Future of beautiful, fatal waterfall to be considered
THE future of a popular yet dangerous North Coast waterfall will be considered this week.
Ballina Shire councillor Eoin Johnston will ask his colleagued to consider supporting a plan of management for Dalwood Falls, south of Alstonville.
Cr Johnston has lodged a notice of motion that such a plan should be included in the council's 2019/20 Operational Plan and that it consider "making the falls accessible to the public with basic amenities and provision for parking”.
In the motion, Cr Johnston said "wide community consultation” could address a range of issues at the site.
"Attempts to relieve council of its responsibility for the area have been unsuccessful and signage and barriers put in place to deter visitors have been ineffective,” Cr Johnston said.
"It is an area of intense natural beauty and continues to attract visitors despite council's efforts to deter them.
"Basic facilities could include specific road widening, a gravel track, litter bins, limited safety rails and comprehensive signage alerting users to their personal liability.”
The council resolved in March, 2017, to investigate the possibility of selling or transferring the site to the Jali Local Aboriginal Land Council.
They voted at the time to list the 2.4 hectare property for sale if that transfer didn't go ahead.
A woman died at Dalwood Falls in April last year and the attraction was closed to the public in June, 2016 when a 31-year-old man lost his life there after jumping from a tree.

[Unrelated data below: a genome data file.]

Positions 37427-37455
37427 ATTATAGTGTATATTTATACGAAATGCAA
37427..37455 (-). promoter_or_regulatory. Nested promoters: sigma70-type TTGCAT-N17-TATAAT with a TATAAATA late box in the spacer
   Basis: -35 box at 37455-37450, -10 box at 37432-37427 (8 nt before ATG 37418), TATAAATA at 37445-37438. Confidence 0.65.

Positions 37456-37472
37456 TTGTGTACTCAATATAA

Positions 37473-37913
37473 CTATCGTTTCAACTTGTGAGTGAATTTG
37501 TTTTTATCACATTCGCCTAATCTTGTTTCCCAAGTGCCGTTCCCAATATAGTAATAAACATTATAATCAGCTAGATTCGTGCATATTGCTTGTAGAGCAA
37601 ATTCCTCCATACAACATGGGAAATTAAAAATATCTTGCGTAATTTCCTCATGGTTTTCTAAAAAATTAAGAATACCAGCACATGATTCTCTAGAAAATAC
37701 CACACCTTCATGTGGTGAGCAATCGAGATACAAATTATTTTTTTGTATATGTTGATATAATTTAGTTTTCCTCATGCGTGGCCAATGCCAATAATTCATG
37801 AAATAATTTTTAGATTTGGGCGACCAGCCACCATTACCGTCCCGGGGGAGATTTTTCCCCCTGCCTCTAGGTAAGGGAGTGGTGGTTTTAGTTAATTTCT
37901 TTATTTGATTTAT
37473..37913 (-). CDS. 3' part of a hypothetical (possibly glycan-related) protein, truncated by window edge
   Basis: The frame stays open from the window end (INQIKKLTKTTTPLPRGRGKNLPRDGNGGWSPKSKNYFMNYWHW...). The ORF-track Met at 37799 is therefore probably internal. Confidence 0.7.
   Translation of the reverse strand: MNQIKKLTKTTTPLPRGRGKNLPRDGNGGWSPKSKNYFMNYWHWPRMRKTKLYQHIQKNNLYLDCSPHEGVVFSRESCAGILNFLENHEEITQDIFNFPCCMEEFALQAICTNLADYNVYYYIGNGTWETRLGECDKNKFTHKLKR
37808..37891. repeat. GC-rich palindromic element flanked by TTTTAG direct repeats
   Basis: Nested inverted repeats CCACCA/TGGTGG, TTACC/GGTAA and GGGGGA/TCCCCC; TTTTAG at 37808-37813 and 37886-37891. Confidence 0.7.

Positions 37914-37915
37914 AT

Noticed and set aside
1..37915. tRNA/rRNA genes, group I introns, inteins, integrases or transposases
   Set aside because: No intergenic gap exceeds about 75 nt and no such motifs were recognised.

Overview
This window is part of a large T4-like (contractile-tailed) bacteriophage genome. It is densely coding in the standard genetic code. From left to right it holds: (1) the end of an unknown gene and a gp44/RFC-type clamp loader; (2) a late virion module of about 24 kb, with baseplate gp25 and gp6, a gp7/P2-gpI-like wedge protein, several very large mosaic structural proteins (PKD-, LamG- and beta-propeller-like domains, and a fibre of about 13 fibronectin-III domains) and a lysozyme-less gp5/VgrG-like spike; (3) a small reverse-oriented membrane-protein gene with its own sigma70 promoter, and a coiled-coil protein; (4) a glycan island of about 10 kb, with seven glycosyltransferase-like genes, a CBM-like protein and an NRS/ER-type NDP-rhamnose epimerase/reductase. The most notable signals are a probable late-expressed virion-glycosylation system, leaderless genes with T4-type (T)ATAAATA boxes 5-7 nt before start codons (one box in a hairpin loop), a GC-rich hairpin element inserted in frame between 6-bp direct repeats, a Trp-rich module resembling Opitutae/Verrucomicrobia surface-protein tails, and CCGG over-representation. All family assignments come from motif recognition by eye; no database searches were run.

Numerous spinal injuries have also befallen visitors to the waterfall.
Accompanying the notice of motion were staff comments that the Jali LALC had not confirmed a desire to proceed with a transfer of the land.
"The property has not been formally placed on the market for sale due to the ongoing discussions with Jali, although there has been some minor interest from potential buyers when council initially resolved to canvass disposal options in 2017,” staff said in the motion.
Staff said this interest was generated from media articles at the time and involved interest in constructing a home there, for which there is no entitlement presently.
"As the land has not been formally placed on the market it may well still be an option to proceed with a formal sale process and place the land on the market for a period of three months, which was the previous position of council,” staff said.
"If no sale eventuates the plan of management could then proceed.”
Councillors will discuss the proposal at Thursday's ordinary meeting.